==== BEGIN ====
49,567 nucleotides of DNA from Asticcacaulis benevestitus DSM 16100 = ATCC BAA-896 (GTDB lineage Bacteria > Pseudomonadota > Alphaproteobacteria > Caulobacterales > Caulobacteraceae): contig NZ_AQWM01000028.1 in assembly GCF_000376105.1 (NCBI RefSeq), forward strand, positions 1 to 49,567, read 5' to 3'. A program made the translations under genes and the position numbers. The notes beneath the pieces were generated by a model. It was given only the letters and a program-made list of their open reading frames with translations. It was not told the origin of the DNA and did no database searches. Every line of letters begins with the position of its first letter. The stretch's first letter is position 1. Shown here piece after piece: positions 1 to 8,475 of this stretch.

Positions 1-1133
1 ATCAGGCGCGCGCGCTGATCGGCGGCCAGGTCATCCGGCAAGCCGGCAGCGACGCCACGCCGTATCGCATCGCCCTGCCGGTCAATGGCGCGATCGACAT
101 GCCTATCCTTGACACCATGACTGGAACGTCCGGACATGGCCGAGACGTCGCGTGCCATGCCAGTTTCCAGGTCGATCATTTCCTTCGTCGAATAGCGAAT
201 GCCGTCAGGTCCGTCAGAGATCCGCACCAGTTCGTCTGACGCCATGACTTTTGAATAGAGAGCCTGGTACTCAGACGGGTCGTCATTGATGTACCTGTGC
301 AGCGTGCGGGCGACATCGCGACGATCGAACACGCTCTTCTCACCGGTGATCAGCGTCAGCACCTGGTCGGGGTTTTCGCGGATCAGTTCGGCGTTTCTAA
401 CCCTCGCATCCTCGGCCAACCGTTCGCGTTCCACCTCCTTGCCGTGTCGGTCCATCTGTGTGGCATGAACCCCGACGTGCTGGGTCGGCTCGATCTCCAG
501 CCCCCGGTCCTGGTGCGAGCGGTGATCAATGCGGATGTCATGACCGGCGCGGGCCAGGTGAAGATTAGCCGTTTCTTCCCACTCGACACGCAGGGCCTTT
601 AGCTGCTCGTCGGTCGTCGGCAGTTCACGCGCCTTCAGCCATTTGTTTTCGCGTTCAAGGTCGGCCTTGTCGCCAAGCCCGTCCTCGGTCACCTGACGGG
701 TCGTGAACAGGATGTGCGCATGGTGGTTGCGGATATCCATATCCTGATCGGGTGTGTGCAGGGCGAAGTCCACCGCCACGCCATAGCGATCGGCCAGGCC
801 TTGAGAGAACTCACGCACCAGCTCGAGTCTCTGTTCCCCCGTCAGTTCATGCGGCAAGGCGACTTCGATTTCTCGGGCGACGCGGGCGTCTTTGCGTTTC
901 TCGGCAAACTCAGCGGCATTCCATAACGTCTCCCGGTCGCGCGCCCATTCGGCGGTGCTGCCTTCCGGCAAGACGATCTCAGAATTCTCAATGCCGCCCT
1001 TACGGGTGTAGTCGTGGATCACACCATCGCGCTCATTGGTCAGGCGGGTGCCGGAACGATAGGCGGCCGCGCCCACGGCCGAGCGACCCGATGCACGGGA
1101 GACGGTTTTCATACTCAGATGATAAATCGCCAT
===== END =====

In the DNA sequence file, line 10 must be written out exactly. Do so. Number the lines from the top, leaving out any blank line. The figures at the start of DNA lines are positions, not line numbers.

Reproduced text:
701 TCGTGAACAGGATGTGCGCATGGTGGTTGCGGATATCCATATCCTGATCGGGTGTGTGCAGGGCGAAGTCCACCGCCACGCCATAGCGATCGGCCAGGCC